I ask THIS because i don't want to up-convert my project any more than I have to and make it go through another conversion if it doesn't have to.

    As I said in this thread, this particular project is pretty much cut n pasting several sources together (no compositing or color correction).

    File size isn't an issue, but i don't wanna bother up'ing it if its not necessary.

    Though i should point out that despite all being converted DV NTSC MOV files, i think some are widescreen and some may be different frame rates (30, 25, etc. i kept whatever the original frame rate was from the raw, original file).

    So which setting should I use when exporting then? It's going to DVD.


    After this, i SHOULD be good to go.
  17. bigbossbmb macrumors 68000


    Jul 1, 2004
    note sure about FCE's export capabilities... does it have both "export QT movie" and "export using QT conversion" like FCP?

    If both are there... always use QT movie. self-contained and using current settings. this will export everything in the sequence settings and will not recompress stuff that matches those setting.

    it sounds like you're talking about the "quality" slider on the QT export settings... you didn't say which codec you were exporting to. You should be able to export a QT using DV or DVCpro50 and then take that to iDVD or Toast.
  18. illpickle macrumors newbie

    May 17, 2009
    Just to perhaps speed up your conversion time, MPEG Streamclip allows you to do batch processing. From the file menu go:

    LIST < BATCH PROCESSING < ADD FILES (button) < Export to Quicktime

    From there I would I set up my parameters to something like 720x480 using ProRes or Apple Motion JPEG A. Your probably going to get the best results using either one of these codecs and then setting your sequence to work with these codecs in Final Cut so everything is streamlined.

    In terms of exporting the finished project out of Final Cut for DVD, I would seriously consider exporting using compressor and utilizing one of the DVD settings. It will give you a MPEG-2 formatted video file and an audio file. I find programs like Toast can sometimes take the QT file Final Cut spits out and give you jittery playback due to interlacing issues. Using one of the DVD settings in compressor will solve you from running into this issue and alleviate any future headaches.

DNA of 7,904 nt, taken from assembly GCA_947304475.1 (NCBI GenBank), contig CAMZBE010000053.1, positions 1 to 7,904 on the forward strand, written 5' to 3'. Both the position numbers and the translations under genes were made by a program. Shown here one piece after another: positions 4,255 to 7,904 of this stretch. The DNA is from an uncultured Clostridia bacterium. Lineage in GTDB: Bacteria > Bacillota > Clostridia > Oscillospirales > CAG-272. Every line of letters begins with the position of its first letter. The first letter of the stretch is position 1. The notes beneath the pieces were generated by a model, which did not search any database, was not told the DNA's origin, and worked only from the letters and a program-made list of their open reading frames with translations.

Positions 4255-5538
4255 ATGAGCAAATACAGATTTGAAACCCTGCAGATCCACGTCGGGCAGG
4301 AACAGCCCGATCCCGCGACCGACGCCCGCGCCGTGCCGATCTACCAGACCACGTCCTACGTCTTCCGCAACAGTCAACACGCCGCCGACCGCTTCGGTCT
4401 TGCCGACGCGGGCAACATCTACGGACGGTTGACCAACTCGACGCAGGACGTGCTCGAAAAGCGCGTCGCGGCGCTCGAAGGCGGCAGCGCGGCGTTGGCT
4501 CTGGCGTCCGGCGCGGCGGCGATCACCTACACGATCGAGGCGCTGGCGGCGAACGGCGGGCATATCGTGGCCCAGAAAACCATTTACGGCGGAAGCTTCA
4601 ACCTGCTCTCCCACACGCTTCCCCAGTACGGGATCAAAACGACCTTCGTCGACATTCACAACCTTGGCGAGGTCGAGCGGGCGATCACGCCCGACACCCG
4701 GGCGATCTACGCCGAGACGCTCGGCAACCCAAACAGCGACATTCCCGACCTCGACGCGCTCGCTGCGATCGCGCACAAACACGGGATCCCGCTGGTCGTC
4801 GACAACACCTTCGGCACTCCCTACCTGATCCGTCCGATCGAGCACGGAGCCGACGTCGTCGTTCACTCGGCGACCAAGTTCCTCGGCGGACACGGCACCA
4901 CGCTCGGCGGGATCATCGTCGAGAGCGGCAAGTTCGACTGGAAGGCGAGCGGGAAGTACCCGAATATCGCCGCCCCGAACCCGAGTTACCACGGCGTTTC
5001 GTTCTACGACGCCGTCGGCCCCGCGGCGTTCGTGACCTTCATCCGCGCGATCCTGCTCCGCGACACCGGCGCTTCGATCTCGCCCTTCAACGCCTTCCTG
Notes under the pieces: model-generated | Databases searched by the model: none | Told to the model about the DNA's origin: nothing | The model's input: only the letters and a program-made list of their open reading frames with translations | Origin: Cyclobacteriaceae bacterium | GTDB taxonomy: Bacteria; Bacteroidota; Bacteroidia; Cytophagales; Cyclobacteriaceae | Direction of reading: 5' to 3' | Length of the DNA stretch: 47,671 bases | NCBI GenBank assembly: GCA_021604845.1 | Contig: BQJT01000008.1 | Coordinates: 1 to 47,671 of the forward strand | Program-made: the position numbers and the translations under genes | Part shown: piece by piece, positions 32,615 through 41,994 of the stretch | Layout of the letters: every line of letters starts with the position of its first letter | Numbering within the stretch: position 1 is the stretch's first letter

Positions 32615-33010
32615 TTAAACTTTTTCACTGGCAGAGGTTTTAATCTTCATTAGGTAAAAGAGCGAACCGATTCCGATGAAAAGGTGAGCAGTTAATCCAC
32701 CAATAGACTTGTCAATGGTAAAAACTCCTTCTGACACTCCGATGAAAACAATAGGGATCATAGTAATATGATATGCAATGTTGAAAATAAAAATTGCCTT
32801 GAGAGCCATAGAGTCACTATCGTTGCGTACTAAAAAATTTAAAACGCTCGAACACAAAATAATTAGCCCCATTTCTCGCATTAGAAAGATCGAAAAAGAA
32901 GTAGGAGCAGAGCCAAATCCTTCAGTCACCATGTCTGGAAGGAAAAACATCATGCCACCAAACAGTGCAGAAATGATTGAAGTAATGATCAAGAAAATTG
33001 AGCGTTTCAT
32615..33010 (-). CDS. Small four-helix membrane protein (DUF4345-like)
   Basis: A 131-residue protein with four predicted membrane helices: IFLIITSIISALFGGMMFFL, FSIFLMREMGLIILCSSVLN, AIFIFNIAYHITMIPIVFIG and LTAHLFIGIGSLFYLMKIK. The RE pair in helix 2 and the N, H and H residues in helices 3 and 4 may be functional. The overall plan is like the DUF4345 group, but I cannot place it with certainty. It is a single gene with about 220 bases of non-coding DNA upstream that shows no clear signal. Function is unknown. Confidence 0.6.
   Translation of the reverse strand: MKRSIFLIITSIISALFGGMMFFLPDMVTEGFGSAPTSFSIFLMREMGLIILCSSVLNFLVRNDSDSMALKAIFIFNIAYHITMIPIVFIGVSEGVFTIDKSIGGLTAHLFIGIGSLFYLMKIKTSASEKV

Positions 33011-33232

19. TheStrudel macrumors 65816


    Jan 5, 2008
    To add to what the others have said: Sticking with DV is advisable because your plethora of formats are likely less than optimal quality already, so using ProRes or AIC is unlikely to be helpful at this point. Use MPEG streamclip (really, most of the DV settings in there are functionally the same unless you're really hurting for HDD space) as they've suggested.

    With regards to wide/full screen, decide on which one your DVD is going to be. Then convert each clip as full screen or widescreen as it originally was, then import into Final Cut, then tweak its appearance in final cut (make sure your sequence is properly anamorphic widescreen, or not depending) by cropping, up/downscaling and distorting as necessary. Let us know if you need more details. Framerate, as with aspect ratio, you will select a framerate for the sequence, and everything will be conformed to it when you add it to the timeline. It won't work perfectly, but unless you hand convert them all, there isn't another way. You can convert them all, but again, pick a rate and use it consistently. This kind of project is bound to be fraught with frustration - editing's much easier when consistent, but such is life.